Corporate disclosures on curbing bribery and the UK Bribery Act 2010: evidence from UK companies

Muhammad Azizul Islam (Lead / Corresponding author), Shamima Haque, Sharon Henderson, Michael John Jones, Homaira Semeen

    Research output: Contribution to journalArticlepeer-review

    6 Citations (Scopus)


    Purpose: This study aims to investigate whether United Kingdom (UK)-based companies have changed their voluntary disclosures on curbing the bribery of foreign officials in response to the UK Bribery Act 2010, and if so whether and how such disclosure changes substantively reflected allegations of bribery of foreign officials by news media.

    Design/methodology/approach: By using the notions of institutional pressure and decoupling and applying content and thematic analysis, the authors examined, in particular, disclosures on curbing bribery by the largest 100 companies listed on the London Stock Exchange in periods before and after the Bribery Act (2007–2012). News media reports covering incidents of bribery of foreign officials and related corporate disclosures before and after the Act were thoroughly examined to problematise corporate anti-bribery disclosure practices. 

    Findings: The study finds a significant change in disclosure on curbing bribery before and after the enactment of the UK Bribery Act, consistent with the notion of institutional coercive pressure. However, decoupling is also found: organisations' disclosures did not substantively reflect incidents of bribing foreign public officials, mostly from underprivileged developing nations. 

    Research limitations/implications: This study acknowledges a limitation stemming from using media reports that focus on bribery incidents in identifying actual cases or incidents of bribery. As some of the incidents identified from news media reports appeared to be allegations, not convictions for bribery, companies could have defensible reasons for not disclosing some aspects of them.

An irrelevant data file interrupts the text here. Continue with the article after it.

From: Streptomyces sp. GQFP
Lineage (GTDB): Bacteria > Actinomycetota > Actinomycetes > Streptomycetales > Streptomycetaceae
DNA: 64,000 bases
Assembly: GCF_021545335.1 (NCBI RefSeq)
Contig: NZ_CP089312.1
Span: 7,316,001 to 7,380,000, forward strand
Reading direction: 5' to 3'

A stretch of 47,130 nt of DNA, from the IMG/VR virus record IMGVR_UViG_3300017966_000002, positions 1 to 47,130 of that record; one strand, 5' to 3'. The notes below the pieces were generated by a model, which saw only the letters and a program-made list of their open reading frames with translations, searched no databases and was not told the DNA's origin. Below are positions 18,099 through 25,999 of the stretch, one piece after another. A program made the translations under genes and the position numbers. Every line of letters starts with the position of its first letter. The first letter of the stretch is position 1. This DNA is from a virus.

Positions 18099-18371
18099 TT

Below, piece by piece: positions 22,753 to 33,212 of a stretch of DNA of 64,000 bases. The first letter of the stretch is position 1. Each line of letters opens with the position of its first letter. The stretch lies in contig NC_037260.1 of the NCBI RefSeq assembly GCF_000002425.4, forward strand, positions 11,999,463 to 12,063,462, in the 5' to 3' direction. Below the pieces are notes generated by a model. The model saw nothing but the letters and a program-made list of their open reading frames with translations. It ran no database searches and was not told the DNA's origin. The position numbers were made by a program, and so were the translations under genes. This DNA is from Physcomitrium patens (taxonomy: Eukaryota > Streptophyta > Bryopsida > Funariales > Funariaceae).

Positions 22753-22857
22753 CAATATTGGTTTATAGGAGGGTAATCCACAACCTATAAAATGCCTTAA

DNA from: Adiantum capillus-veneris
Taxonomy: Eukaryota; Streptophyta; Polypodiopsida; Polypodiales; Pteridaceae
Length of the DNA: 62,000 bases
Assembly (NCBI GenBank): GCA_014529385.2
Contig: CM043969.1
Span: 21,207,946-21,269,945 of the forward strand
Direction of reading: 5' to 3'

Practical implications: Regulators should think why new or more regulations without substantive requirement are not helpful to curb corporate decoupling and injustice. The regulators should address the crisis that multinational companies (MNCs) being suppliers of bribery are much more harmful for the underprivileged communities in developing nations. Accordingly, this paper provides practical insights into how stakeholders ought to critically interpret MNCs' accounts of their involvement in bribery. 

    Originality/value: This study contributes to the accounting literature by problematising MNCs' operations in underprivileged countries. The findings suggest that not only public officials in developing countries as creators of bribery but also Western-based MNCs as the suppliers of bribery contribute to perpetuating unethical practices and injustices to the underprivileged communities in developing countries. This research is imperative as this is one of the first known studies that provides evidence of the actions including disclosure-related actions companies have taken in response to the UK Bribery Act.

    Original languageEnglish
    Pages (from-to)1851-1882
    Number of pages32
    JournalAccounting, Auditing and Accountability Journal
    Issue number8
    Early online date1 Jun 2021
    Publication statusPublished - 12 Nov 2021


    • Bribery of foreign public officials
    • Coercive pressure
    • Corporate disclosures on curbing bribery
    • Decoupling
    • Developing nations
    • UK Bribery Act 2010

    ASJC Scopus subject areas

    • Accounting
    • Economics, Econometrics and Finance (miscellaneous)


    Dive into the research topics of 'Corporate disclosures on curbing bribery and the UK Bribery Act 2010: evidence from UK companies'. Together they form a unique fingerprint.

    Cite this